5 mistakes to Avoid When Switching to a Safety Razor

Safety razors have many benefits. They are better for the environment, removing the need for plastic disposable razors, and better for your skin, reducing the risk of ingrowing hairs. 

Shaving with a safety razor is very similar to shaving with other razor types, making it easy to swap over. However, when first making the switch, there are some common mistakes to avoid making sure your shaving experience goes as smoothly and comfortably as possible. 

Not prepping your hair 

safety razor

When it comes to a nice close shave, it’s not just the razor that’s important, it’s also the condition of the hairs themselves. In order to cut nice and close, you want the hairs to be softened and raised away from the skin. 

The way to do this is by having a good pre-shave routine. The classic hair softener is to apply a hot damp towel to the skin or to use moisturising shaving creams or gels. A good lather will lift the hair away from the skin with tiny bubbles, helping the blade to cut them as close to the base as possible. 

Not getting the angle right

safety razor

Safety razors were designed to avoid those uncomfortable cuts and nicks that came from careless shaving with a cut-throat razor. However, this design also means that the wrong angle will prevent the razor from cutting at all.

As stated by beeco in their guide to sustainable razors, a 30° to 45° angle is the best way to get the ultimate shave. You can find this point by putting the razor at a right angle to your skin and then tipping it a little more than halfway back towards the surface. As your skin isn’t flat, you will need to move the razor to keep it at the optimum angle. 

The easiest way to perfect this method or slow and careful practice, observing when the razor isn’t cutting as it should. 

Not taking care of knobbly bits

safety razor

Chins, ankles and knees are the most likely casualties when it comes to any razor. Though much safer than cut-throat razors, safety razors can still nick bony areas when care is not taken. When shaving around these particularly difficult spots it’s important to go slow, use plenty of shaving foam or gel and alter the angle of the razor regularly.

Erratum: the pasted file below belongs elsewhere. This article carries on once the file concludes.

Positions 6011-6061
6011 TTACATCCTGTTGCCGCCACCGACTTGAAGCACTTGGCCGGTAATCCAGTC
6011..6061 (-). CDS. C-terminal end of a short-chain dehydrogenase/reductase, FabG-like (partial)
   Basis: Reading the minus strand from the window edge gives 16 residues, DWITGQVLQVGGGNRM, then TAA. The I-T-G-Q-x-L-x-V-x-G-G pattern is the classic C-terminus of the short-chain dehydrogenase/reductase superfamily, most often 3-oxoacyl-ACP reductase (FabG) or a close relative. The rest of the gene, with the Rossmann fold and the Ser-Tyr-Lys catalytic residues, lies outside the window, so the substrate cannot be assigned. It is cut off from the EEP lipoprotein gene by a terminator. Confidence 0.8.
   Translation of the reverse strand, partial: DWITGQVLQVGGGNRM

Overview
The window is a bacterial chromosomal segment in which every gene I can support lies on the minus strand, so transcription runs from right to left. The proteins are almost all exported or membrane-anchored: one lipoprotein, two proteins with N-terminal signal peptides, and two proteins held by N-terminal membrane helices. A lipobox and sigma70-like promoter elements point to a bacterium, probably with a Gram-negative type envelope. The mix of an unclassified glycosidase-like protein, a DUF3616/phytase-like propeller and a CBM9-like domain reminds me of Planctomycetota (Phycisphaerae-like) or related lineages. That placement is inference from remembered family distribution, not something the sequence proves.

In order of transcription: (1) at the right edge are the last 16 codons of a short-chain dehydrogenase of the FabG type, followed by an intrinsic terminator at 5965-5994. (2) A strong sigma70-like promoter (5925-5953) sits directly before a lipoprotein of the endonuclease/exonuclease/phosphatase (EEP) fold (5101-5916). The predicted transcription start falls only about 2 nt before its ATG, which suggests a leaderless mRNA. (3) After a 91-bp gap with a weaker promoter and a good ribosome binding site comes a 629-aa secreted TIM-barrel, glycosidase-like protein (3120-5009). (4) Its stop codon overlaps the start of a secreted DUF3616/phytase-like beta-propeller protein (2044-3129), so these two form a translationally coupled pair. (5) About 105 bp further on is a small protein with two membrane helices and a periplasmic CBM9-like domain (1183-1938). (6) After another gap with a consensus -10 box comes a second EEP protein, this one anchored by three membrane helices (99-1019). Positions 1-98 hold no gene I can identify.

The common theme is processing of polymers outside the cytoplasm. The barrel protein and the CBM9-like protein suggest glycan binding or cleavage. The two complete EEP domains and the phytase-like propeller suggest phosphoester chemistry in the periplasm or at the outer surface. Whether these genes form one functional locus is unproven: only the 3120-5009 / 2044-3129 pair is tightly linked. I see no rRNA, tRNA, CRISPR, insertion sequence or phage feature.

Not rinsing the blade

It may seem like overkill, but rinsing the blade regularly is essential when using a safety razor. This process clears out cut hairs and soap suds that gum up the blade and dull it. These contaminants increase the chance of razor burn and discomfort post-shaving. 

Running a tap over the blade can be an easy way to clear it but keeping it running throughout the shaving process will waste huge amounts of water. Alternatively, fill the sink with a little water or have a cut or bowl on standby.  

Not replacing the blade

Like cleaning your razor, replacing the blade regularly is important. This is why safety razors are so beloved, because the razor is easy to replace once it dulls. A dull blade both means a less effective shave and risk of skin irritation. 

You can also help to keep the blade sharper for longer by cleaning it properly after you shave, and ensuring it is kept dry between shaves. A handy razor stand can be an excellent way to keep the blade out of bathroom puddles. 

While these small adjustments in your shaving routine may seem complex at first, you’ll quickly find your shave becoming easy to manage, as it becomes second nature. And with all the hidden benefits to your new razor, why wait to make the switch (If you haven’t made it already)? 

Just in case you’re interested, kits from  www.cutthroatclub.co.uk have some nifty accessories that should cover any problems you encounter when grooming yourself.

Images courtesy of unsplash.com

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